So now that I got my little rant out of the way, what is the final verdict on Tenchi Sōzō/Terranigma?  I could literally say a thousand things about this groundbreaking gem and still not have said enough, for it is just as good as everyone has clamored it to be.  =)  While SoulBlazer was lighthearted and Illusion of Gaia was dark, the third and final game in the trilogy offered a good balance of both.  Ark is a very charming protagonist (with his share of manga-like reactions and animations, like when he's shocked for example), and a lot of the other characters and numerous settings are very likable as well.  The soundtrack is spectacular, the gameplay is highly polished and very intuitive, and the plot is absolutely incredible in the way it unfolds (there are plenty of twists and turns, one of them literally leaving me all like "Whoa, no way!  How is that possible?").  Even though I only played the Japanese SFC cart version, I had no trouble at all becoming engaged in and enthralled by the experience until the very end.
As far as I checked online the only real difference between the localized version and the Japanese version (aside from the much thinner English letters from time to time) is that there is an extra Magirock that's not present in the Western version.  Scattered throughout both the Underworld and the Overworld are peculiarly-shaped rocks made out of crystal, and while you won't get any points for collecting all of them (I do come close though) they are a requirement if you decide to purchase magic equipment in magic shops (just regular gold won't cut it).  Some are found right in the open while others may take a little bit to get to and sometimes they serve as a prize if you win an event.  This event in particular involves correctly answering a guy's "yes" or "no" questions until you got them all right inside the secret Quintet building, but get one wrong and you'll have to start over.  But since I can't read Japanese kanji I have a hard time attaining this Magirock, no matter how hard I try to correctly guess.  If you are intent on getting this one when playing the Japanese version, then make absolutely sure to do so before one of the breaking points near the end otherwise you won't get a chance at it again.

Biplane from Pilotwings, eat your heart out  =)
Tenchi Sōzō is, simply put, what I'd like to call a "back to basics" entry to the Gaia trilogy, much like Ys IV: Mask of the Sun (and to some extent Ys IV: The Dawn of Ys) was to the Ys games and like The Legend of Zelda: A Link to the Past was to the Zelda franchise; an entry that reverted back to the original game's formula, which was altered slightly in the last iteration, and improved upon said original in more ways than one.  It managed to take every element that made the past two games great and turned it into something even greater and more in-depth than ever.  =)  It's funny that I bring up the third Zelda, 'cause I don't think it's a real secret: today's game is basically Quintet's own A Link to the Past, and as a competitor not only does it prove to be its equal in terms of quality but it really works as well.  Even so, I enjoyed this game for what it was: a flawless experience.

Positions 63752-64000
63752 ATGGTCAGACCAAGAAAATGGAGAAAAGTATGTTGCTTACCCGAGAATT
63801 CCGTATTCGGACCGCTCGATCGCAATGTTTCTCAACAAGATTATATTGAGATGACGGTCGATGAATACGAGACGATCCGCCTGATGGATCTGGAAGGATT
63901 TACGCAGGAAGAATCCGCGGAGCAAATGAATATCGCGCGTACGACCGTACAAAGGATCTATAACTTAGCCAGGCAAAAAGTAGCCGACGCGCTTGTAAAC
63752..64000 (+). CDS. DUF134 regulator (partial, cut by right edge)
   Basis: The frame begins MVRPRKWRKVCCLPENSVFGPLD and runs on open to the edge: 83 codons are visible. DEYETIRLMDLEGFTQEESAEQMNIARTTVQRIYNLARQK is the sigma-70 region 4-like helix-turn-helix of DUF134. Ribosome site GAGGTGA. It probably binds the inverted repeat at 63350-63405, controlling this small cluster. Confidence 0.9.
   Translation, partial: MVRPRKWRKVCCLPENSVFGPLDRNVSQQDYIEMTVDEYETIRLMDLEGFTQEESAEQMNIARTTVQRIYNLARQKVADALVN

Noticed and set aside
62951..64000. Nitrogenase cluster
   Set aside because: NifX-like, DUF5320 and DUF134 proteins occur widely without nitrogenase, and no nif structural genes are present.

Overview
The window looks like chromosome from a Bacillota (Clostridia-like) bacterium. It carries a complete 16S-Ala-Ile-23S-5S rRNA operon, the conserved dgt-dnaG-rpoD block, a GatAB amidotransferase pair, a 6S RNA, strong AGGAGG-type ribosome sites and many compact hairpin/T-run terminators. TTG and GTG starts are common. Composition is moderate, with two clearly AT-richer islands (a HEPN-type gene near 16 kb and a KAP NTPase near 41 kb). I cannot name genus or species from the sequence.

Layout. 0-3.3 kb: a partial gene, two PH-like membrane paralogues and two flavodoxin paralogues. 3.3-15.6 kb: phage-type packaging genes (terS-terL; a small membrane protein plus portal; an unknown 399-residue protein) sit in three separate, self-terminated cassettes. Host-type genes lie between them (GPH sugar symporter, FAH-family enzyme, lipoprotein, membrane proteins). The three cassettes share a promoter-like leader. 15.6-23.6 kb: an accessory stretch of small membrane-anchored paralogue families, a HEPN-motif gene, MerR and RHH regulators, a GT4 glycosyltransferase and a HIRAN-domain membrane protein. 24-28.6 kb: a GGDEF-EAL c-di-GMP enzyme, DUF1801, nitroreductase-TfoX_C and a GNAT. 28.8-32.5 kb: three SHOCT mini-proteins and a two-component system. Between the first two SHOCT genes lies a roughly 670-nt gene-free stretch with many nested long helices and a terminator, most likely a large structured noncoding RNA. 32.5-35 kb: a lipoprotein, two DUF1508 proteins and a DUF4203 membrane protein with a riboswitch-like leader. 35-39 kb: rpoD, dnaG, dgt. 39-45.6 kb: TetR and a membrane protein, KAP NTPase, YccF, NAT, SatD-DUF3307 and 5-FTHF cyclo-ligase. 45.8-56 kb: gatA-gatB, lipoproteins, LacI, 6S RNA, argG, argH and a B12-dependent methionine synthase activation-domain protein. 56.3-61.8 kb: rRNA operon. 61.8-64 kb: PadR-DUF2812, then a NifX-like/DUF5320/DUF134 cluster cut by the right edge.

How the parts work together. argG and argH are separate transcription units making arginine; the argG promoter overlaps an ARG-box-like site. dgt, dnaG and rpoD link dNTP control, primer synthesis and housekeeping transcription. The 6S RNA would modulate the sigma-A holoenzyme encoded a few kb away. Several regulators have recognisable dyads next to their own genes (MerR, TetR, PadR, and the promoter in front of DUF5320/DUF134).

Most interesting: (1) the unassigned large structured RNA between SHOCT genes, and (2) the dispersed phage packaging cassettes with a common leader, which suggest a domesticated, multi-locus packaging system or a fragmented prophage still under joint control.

I know I already reviewed SoulBlazer awhile back, but I'd be more than happy to re-review it again one of these days, especially since I recently got to play the Japanese original SoulBlader.  There aren't many differences between versions (unlike with Actraiser and ActRaiser) but I think they're worth bringing up all the same.  =)
I still have to talk about this game????
As for Illusion of Gaia, this is one Gaia installment that I have yet to review.  But that's okay, since I also recently got to experience the Japanese SFC version Gaia Gensōki, and I was surprised at the amount of the differences between versions.  And to be honest, I much preferred the Japanese original over the localized version; and if you're still dubious about my claim of this spiritual follow-up being easier than its predecessor, then the Japanese version should be proof enough.  When I get to reviewing this game sometime in the future I have to warn you: I'll be giving the American version lots of scrutiny for comparison's sake.  =|  Doesn't mean I still don't like it, though.

Awesome-looking behemoth
While Tenchi Sōzō/Terranigma is technically the final game in the Gaia trilogy, some have contested that The Granstream Saga (developed by some Quintet staff members who formed a group called Shade) for the PlayStation One is a part of the series.  Most people would rather it having nothing to do with the three, however, for its often gotten deadly mixed reviews.  Some believe it to be okay while others find it to be a colossal disappointment.  I haven't played it so I can't say how I feel about it, but I'm not sure which camp I'll fall under if I do get to experience it; I guess it'll all depend on my state of mind.  Maybe one these days I'll try and see for myself if I decide to experience The Granstream Saga this summer.